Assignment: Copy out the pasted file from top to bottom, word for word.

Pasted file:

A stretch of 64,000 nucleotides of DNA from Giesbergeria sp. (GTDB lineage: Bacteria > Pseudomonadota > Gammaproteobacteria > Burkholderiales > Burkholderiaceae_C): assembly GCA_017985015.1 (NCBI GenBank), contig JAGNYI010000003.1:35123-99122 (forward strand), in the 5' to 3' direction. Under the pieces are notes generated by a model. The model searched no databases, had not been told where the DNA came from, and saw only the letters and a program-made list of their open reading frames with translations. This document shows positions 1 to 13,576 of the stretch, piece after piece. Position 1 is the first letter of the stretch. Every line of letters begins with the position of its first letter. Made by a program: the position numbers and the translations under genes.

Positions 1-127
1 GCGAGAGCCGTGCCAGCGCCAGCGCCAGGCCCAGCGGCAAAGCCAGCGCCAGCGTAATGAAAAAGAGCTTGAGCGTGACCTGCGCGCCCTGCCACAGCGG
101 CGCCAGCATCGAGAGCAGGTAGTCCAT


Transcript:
A stretch of 64,000 nucleotides of DNA from Giesbergeria sp. (GTDB lineage: Bacteria > Pseudomonadota > Gammaproteobacteria > Burkholderiales > Burkholderiaceae_C): assembly GCA_017985015.1 (NCBI GenBank), contig JAGNYI010000003.1:35123-99122 (forward strand), in the 5' to 3' direction. Under the pieces are notes generated by a model. The model searched no databases, had not been told where the DNA came from, and saw only the letters and a program-made list of their open reading frames with translations. This document shows positions 1 to 13,576 of the stretch, piece after piece. Position 1 is the first letter of the stretch. Every line of letters begins with the position of its first letter. Made by a program: the position numbers and the translations under genes.

Positions 1-127
1 GCGAGAGCCGTGCCAGCGCCAGCGCCAGGCCCAGCGGCAAAGCCAGCGCCAGCGTAATGAAAAAGAGCTTGAGCGTGACCTGCGCGCCCTGCCACAGCGG
101 CGCCAGCATCGAGAGCAGGTAGTCCAT